“Because of all of the houses on Bookabach.co.nz, it’s taken a lot of rentals out of the market. I think there’s about 800 houses on Bookabach – we are finding some investors now are buying flats and renting them out [short term].”
It’s a problem other tourism destinations – such as Queenstown – face. However, unlike Queenstown its prices are far more accessible to investors – the median sale price sits at $445,000 (in Queenstown it’s more than double that).
Short-term accommodation market minder AirDNA shows 1,141 active short-term rentals across Airbnb and HomeAway sites (of those 879 are entire homes), with an average daily rate of $128 [at time of print].
The council has a 100-day threshold before landlords of holiday accommodation are required to pay additional rates, and the system is self-policing.
Locals say it’s created an uneven playing field for hotel owners versus landlords and it’s led to rent increases due to the number of short-term rentals taken off the long-term rental market.
Yet Rotorua is still short on accommodation for tourists (despite the two hotels currently being built) and there’s an undersupply of houses for sale, which doesn’t look likely to ease any time soon.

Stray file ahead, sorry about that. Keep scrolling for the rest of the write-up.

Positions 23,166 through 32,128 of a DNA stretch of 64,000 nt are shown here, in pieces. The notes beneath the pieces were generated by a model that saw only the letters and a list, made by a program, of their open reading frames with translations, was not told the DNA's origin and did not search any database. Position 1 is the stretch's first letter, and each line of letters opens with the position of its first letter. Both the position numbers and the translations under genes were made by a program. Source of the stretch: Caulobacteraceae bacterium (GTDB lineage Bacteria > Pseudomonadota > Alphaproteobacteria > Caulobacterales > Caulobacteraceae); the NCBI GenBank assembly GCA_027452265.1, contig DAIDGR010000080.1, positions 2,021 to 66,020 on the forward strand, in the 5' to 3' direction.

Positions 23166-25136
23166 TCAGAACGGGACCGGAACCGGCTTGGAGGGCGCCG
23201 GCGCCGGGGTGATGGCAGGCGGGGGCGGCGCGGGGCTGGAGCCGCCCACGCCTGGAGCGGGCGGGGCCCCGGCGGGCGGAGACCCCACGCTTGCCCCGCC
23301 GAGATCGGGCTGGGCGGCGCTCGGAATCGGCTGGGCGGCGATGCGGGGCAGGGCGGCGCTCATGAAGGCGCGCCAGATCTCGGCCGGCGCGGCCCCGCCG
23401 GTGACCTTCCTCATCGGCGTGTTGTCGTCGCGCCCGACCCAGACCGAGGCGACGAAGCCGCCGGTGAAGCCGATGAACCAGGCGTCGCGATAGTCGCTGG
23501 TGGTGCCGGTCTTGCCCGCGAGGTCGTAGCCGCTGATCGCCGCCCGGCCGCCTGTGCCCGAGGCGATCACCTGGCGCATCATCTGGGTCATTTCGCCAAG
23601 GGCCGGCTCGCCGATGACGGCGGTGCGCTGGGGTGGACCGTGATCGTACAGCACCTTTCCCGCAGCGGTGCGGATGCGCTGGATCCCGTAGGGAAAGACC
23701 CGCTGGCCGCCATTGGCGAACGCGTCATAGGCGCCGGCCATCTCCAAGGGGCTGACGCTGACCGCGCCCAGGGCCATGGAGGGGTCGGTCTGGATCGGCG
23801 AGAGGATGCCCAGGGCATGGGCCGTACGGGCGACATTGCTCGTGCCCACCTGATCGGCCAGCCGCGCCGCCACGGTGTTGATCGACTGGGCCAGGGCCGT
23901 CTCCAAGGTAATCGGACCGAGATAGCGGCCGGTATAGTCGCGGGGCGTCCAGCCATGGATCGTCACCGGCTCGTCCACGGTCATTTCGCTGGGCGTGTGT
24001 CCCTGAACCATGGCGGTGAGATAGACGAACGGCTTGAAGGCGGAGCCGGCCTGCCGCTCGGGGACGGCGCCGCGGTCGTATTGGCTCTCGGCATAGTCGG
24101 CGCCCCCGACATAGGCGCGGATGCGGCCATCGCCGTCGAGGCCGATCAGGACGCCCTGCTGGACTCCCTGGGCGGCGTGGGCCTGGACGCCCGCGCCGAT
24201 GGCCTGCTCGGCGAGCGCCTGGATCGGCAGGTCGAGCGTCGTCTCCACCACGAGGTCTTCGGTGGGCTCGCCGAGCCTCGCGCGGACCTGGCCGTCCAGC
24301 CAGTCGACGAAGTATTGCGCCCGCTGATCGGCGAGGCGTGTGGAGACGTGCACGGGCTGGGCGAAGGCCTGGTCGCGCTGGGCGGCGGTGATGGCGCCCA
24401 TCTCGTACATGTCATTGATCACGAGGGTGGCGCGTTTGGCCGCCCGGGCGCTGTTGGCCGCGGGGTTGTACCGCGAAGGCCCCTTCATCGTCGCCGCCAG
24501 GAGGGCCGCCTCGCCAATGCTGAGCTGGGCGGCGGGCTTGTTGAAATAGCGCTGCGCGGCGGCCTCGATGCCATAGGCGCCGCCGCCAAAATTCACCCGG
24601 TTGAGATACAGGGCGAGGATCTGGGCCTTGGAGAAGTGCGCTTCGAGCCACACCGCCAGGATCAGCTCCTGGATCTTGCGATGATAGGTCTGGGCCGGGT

Cochrane says there is currently under 200 houses for sale in Rotorua, “which, if you want to compare that to January in 2015, we had 779”.
“The median sale price has gone up an average of 12% in Rotorua, and in the last five years, probably 80%. I’ve had lots of people ringing me and emailing me looking for blocks of flats that they want to buy. You don’t often get that.”
However, he says one advantage of Rotorua property is the commonly available quarter acre sub-dividable section.
It’s a great niche opportunity for investors, even if they only add a second dwelling to bring the yield up, “you don’t have to subdivide, because that’s at least [a cost of] $50,000”.
Finding the deals
Because sales supply is tight, investors need to search harder and longer to get yields above 6%, and perhaps lower their expectations to meet the market, says iFindProperty agent Debbie Van Den Broek.